In its letter to Congress, addressed to the likes of Mitch McConnell and Nancy Pelosi, the alliance argued that the continued suppression of the American Innovation and Choice Online Act (AICOA)( allows “dominant firms” to “limit competition and restrict user choice” when accessing privacy-focused technologies and products.
Tech giants were currently forcing users into accepting their policies of “perpetual surveillance” because of their positions as “gatekeepers”, and of using their “influence in society” to steer users away from rival services more committed to privacy.
Signatories included the likes of DuckDuckGo, Proton, Brave and Mozilla, among others, representing sectors ranging from VPN and search to web browsers, office software, and more.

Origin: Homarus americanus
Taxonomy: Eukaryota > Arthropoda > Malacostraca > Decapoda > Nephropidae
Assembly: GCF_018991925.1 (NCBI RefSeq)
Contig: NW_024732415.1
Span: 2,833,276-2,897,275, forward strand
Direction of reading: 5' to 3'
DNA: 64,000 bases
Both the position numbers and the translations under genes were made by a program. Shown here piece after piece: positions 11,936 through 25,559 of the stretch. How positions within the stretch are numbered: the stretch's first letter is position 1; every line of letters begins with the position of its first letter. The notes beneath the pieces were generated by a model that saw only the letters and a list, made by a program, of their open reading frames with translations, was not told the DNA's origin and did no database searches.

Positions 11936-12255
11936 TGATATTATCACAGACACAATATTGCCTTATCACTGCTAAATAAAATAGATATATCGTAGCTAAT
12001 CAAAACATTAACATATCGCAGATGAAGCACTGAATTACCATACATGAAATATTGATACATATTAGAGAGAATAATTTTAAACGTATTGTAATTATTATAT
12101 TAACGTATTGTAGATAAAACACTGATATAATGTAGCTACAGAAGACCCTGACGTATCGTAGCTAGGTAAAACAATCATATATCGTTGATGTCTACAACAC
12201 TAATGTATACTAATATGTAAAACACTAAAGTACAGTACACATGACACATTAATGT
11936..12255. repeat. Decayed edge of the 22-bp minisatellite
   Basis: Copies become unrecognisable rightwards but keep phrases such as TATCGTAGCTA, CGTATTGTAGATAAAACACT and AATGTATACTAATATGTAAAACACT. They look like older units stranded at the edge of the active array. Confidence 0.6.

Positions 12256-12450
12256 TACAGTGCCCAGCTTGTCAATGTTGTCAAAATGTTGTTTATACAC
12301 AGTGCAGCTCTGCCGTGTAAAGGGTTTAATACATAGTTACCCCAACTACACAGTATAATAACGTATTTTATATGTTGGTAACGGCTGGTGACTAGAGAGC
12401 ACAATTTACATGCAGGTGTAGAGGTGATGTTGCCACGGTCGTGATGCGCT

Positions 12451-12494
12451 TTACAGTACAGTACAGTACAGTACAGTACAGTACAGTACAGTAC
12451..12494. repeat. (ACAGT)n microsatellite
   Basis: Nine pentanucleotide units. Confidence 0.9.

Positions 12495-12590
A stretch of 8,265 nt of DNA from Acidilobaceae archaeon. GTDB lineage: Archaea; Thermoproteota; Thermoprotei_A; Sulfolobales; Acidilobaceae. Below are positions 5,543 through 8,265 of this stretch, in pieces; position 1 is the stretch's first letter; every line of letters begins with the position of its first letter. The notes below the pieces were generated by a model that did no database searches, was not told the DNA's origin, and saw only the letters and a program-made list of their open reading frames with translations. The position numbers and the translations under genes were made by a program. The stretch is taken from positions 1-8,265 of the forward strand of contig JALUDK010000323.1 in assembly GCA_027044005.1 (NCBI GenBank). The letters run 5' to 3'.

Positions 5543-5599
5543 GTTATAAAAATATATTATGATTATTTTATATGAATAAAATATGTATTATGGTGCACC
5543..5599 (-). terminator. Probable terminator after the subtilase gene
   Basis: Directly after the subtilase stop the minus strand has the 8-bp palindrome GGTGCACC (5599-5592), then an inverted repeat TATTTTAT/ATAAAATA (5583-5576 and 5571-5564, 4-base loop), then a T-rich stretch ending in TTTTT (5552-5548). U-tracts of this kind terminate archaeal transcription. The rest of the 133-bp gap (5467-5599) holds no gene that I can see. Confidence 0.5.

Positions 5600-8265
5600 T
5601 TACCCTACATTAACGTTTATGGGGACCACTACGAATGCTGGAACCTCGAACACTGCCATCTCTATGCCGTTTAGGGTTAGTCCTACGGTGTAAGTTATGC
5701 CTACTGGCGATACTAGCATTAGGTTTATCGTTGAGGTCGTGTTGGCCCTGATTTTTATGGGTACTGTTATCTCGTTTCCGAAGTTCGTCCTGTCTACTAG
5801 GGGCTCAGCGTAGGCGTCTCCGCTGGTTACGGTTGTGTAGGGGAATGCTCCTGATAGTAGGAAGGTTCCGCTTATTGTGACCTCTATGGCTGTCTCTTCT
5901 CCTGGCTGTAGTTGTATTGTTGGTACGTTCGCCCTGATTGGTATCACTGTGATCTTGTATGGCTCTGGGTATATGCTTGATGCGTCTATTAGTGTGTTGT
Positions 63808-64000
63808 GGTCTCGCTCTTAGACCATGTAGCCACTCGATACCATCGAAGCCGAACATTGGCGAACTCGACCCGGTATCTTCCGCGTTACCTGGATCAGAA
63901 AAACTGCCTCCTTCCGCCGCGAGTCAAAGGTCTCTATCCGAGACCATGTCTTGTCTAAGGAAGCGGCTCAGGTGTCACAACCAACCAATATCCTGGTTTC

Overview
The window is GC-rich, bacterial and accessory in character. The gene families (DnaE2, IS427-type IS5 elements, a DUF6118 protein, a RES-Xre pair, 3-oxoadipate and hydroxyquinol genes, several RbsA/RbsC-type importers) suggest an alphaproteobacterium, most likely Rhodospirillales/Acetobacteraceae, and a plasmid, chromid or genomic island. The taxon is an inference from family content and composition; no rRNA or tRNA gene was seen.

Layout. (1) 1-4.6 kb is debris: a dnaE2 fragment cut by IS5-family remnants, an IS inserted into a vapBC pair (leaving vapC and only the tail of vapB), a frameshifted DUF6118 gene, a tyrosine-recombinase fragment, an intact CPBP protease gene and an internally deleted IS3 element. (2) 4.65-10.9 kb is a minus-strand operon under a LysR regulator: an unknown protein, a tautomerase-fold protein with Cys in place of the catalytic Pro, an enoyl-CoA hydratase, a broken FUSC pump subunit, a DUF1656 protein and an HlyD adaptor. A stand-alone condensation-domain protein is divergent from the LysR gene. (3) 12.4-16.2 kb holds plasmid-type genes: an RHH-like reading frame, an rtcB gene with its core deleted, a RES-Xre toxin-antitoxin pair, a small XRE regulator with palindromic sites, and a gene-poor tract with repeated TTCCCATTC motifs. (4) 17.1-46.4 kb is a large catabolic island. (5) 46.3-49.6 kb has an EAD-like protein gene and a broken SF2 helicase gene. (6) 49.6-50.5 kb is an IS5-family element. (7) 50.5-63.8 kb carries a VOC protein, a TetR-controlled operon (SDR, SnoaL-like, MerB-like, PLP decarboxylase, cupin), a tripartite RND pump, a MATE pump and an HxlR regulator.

The letter to Congress fighting for the revival of the AICOA hit back at the idea that the US technology industry is a free market. The 13 signatories, all of which are relatively small in stature, and have little chance of bribing lobbying anyone in the US congress claim the tech giants deliberately wield the depth and breadth of their product portfolios to establish monopolies.
Google and Meta are all powerful in election year as the US bases its democracy on corporates buying elections with lobbying and whoever has the largest campaign fund at the end wins.
This means that the economic interests of corporations have often taken precedence over the online privacy of the people that use their platforms. It is unlikely that the bill will be tabled for discussion before the November midterms. Afterwards it will softly and suddenly vanish away and never be met with again.